Free. Independent. News.
COVID-19, economic analysis, in-depth government reporting.
Our local journalists cover Montana for you.
Get updates daily in your inbox.
HELENA — The Republican majority on Montana’s House Taxation Committee voted Friday to increase the amount of an income tax cut proposed by Gov. Greg Gianforte, more than doubling a reduction proposed for Montana’s top earners.
The committee amended Senate Bill 159, the vehicle that would implement a tax cut proposed by the governor as part of his wide-ranging “Montana Comeback Plan” economic development strategy. The governor had proposed cutting the state’s top marginal tax rate from 6.9% to 6.75%. The amended bill would lower the rate all the way to 6.5%.
An official fiscal analysis for the amended bill wasn’t available Friday, but Montana Free Press calculations based on the bill’s previous fiscal note estimate the shift would expand the total tax cut provided by the bill from approximately $30 million to approximately $80 million a year.
Amendment sponsor Rep. Rhonda Knudsen, R-Culbertson, said she was worried that the initial version of the tax proposal wouldn’t result in big enough savings for middle-income taxpayers in her eastern Montana district.
“I want to go back to my district, and I don’t want to just say, ‘We’re going to give you $40 to hold in your pocket,’” Knudsen said.
Democrats, who have made unsuccessful efforts to pitch bills that would explicitly cut taxes for lower-income Montanans, countered that they believe there are better ways to reduce the tax burden on middle-income taxpayers than scaling down the top marginal tax rate.
“This is a very, very expensive method to better reach the regular folks,” said Rep. Dave Fern, D-Whitefish.
Montana’s top income tax bracket applies to taxable incomes in excess of about $18,700, approximately equivalent to $30,000 in total income depending on the deductions and tax credits claimed by individual taxpayers. As such, reducing the marginal tax rate in the state’s top income bracket would result in savings for slightly more than half of Montanans — but modest savings for middle-income taxpayers and much larger ones for high-income taxpayers who have more earnings subjected to the top-bracket rate.
According to a Montana Free Press analysis, the rate cut to 6.75% would result in about $16 in annual savings for taxpayers with a gross income of $50,000, and about $443 for taxpayers with a gross income of $350,000 — the threshold where a taxpayer ranks in Montana’s top 1%. Cutting the rate from 6.9% to 6.5% would save a $50,000-a-year taxpayer about $104 a year and a $350,000-a-year taxpayer about $1,244.
Gianforte and other Republicans have argued that cutting income taxes for high earners is an effective economic development strategy, making Montana a more attractive destination for out-of-state businesses and entrepreneurs that can bring the state economy more good-paying jobs. Democrats have said they’d prefer to prioritize tax reductions for lower-income Montanans.
Democrats on the taxation committee suggested Friday that the state could more efficiently target tax relief to middle-income families by adding an additional income bracket for higher earners.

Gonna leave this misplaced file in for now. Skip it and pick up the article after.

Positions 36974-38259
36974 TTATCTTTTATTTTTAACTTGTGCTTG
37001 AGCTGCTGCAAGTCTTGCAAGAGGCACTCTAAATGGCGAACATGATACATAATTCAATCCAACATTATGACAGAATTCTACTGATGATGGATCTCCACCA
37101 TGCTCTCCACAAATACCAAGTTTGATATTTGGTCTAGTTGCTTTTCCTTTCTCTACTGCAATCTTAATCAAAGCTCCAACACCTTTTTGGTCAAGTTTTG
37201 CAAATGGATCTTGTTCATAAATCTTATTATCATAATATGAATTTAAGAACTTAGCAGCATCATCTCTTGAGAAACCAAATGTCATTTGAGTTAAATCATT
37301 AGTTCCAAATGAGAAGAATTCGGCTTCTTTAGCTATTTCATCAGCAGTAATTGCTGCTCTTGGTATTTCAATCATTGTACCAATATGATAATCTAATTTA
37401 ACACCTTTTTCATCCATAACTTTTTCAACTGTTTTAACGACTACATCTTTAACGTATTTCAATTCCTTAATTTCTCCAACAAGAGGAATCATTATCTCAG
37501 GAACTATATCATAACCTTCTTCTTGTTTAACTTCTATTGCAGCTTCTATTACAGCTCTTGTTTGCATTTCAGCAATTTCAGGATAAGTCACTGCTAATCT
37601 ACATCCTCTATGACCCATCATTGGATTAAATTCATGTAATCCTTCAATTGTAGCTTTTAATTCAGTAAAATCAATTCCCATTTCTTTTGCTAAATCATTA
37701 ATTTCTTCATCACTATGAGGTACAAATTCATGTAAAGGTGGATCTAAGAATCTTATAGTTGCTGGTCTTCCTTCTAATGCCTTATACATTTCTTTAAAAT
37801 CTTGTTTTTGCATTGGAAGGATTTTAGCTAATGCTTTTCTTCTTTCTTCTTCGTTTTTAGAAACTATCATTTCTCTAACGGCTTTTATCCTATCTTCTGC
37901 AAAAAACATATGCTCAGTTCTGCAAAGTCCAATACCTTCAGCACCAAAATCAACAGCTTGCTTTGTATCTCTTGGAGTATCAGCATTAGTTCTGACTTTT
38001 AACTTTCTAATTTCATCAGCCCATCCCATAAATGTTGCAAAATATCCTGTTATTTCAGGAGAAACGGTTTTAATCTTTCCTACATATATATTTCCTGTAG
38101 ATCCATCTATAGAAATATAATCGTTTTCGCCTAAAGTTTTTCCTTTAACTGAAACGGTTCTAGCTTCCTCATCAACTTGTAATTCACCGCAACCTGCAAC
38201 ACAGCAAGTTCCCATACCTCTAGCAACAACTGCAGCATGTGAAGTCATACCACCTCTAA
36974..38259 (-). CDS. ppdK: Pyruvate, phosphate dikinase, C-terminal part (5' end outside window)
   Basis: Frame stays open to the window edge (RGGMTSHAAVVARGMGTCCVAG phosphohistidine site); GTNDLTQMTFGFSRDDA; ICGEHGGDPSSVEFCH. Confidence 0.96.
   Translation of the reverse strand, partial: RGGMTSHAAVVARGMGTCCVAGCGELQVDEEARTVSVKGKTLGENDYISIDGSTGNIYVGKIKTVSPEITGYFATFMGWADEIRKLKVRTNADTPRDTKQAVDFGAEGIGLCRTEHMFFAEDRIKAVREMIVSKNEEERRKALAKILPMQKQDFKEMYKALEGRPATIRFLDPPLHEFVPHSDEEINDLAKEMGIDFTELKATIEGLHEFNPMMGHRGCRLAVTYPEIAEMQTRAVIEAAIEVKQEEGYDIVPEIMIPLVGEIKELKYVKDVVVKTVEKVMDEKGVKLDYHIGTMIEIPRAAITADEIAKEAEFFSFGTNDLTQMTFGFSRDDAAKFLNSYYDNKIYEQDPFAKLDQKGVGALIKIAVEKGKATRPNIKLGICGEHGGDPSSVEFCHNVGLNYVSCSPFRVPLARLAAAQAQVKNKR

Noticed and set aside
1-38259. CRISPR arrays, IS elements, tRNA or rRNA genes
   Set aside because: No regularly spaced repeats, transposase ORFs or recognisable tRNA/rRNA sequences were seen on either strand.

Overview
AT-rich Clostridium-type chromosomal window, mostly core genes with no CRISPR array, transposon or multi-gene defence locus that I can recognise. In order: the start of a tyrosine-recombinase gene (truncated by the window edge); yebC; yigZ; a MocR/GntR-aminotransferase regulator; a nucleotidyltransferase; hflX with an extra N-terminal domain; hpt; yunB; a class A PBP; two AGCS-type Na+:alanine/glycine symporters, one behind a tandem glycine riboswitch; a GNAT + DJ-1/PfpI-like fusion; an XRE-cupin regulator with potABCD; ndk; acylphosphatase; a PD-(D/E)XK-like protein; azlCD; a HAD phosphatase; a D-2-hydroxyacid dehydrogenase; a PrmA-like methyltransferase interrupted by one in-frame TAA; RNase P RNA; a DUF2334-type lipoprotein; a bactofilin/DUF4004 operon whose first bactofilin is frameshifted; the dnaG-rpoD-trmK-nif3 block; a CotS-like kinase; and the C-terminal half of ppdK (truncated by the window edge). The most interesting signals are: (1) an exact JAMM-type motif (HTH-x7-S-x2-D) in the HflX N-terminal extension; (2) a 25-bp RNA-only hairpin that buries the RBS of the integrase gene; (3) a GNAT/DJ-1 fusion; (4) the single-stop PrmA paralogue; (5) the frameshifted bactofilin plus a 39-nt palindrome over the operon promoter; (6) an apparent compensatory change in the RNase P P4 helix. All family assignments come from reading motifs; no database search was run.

Knudsen rejected that proposal out of hand, saying it’s too late in the session to consider that sort of policy.
“I’m not sure how we would do that,” she said.
Another Republican on the committee, Rep. Jeremy Trebas of Great Falls, said that providing direct assistance to middle-income families isn’t the intended purpose of the income tax cut bill in any case.
“This isn’t necessarily just about the direct impact to every individual taxpayer,” he said. “This is more about advertising Montana as being open for business and competitive with other state governments.”
The amended bill remains before the House Taxation Committee while lawmakers wait on a revised fiscal note that will provide an official estimate of its impact on the state budget. In order for the version with the higher tax cut to become law, the bill will likely need to pass a vote in the House Taxation Committee, have the House Appropriations Committee factor it into the state budget, pass votes on the House floor and then be reconsidered by the Senate, which already passed a version of the bill with the original tax cut.
The Republican push for a higher income tax cut comes as the state expects to see an estimated $2.7 billion influx in federal COVID relief and stimulus money under the American Rescue Plan Act of 2021. ARPA, passed by Democrats at the federal level, includes a provision designed to keep states from using their relief money to fund new tax cuts, but may create wiggle room in the budget by letting the state use relief dollars on spending that would have otherwise required tax dollars.
Secretary of State Christi Jacobsen has issued an ‘open letter’ in apparent response to allegations of discrepancies in Missoula County election results.
Senate Bill 162 would have exempted religious organizations from the state’s campaign reporting requirements. It was tabled in mid-March. Now it’s back, piggybacked onto a new bill just days before a key legislative deadline.
On June 1, Montana’s new constitutional carry law will go into effect on college campuses across the state, adding guns to the complex tapestry of everyday life for professors, students and staff. And as that date inches closer, higher education officials are tackling an ever-growing list of questions and concerns about how that law will be implemented.